• Post-patent phase (61-90 days) - recovery phase - adult worms expelled, bronchi still inflamed, residual lesions may persist for weeks/months, proliferative lesions may occur (epithelialisation), proliferation of type II pneumocytes on alveoli, interstitial emphysema/pulmonary oedema - more susceptible to secondary bacterial infections
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Dictyocaulus viviparus - clinical signs

  • mild - intermittent coughs
  • moderately - frequent bouts of coughing at rest, increased resp rate - tachypnoea, increased depth/rate - hyperpnoea
  • severely - severe tachypnoea and dyspnoea, frequently adopt 'air-hunger' position of mouth breathing 
  • treatment - modern benzimidasoles, levamisole, ivermectins/milbemycin 
  • if disease is severe treatment with anthelmintics may exacerbate clinical signs - death possible (antibiotics/hydration)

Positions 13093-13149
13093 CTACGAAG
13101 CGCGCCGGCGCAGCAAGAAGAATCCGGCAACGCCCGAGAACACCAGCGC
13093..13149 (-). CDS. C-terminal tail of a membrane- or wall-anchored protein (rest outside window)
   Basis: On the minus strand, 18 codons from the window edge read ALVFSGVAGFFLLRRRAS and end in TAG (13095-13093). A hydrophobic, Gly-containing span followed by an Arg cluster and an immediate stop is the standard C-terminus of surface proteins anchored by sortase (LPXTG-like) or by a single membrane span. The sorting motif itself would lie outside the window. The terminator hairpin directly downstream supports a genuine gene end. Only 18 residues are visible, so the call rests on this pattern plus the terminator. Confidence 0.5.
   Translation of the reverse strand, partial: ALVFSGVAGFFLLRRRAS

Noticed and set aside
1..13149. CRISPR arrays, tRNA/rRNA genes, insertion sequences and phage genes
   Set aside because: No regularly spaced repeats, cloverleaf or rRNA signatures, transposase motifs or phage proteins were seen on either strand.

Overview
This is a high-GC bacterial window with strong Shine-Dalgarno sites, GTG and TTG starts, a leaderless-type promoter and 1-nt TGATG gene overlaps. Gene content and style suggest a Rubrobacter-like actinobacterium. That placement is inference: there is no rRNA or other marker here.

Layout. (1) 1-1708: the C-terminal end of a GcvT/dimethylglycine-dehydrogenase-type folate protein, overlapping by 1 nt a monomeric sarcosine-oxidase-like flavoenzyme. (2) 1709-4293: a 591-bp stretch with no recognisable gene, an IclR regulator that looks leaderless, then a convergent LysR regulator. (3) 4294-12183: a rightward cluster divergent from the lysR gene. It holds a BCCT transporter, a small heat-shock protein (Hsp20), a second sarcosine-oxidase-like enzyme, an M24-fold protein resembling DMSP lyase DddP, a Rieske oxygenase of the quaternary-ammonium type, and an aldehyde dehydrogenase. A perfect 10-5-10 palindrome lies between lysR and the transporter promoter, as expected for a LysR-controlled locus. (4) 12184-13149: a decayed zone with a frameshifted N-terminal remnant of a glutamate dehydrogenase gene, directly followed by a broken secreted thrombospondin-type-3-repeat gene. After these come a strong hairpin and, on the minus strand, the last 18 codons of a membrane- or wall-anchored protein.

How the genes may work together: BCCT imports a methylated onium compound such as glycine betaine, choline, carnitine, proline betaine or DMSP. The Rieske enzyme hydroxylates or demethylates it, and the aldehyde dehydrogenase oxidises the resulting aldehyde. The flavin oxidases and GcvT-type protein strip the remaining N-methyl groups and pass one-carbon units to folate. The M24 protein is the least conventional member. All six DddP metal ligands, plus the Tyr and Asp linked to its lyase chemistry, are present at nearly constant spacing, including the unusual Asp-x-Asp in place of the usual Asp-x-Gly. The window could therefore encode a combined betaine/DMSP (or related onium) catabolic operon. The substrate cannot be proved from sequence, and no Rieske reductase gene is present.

• control - lungworm vaccine, immunity only 3-9 months 
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Dictyocaulus filaria - sheep lungworms

  • PPP= 4-5 weeks 
  • small numbers of worms - lung lesions not common 
  • treatment - no vaccine 
  • anthelmintics - move to fresh pasture of infected flock 
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Angiostrongylus vasorum - french heartworms

  • pulmonary artery - circulatory system parasite 
  • indirect life cycle 
  • definitive host - dog/fox
  • intermediate host - snails and slugs 
  • adult worms in larger pulmonary vessels lay eggs > carried to capillaries and hatch > L1s break into alveoli, migrate to trachea > swallowed, excreted in faeces > further development in intermediate host > infective stage in 17 days > mollusc ingested by dog (or fox) > L3s travel to lymph nodes adjacent to alimentary tract > 2 moults > vascular site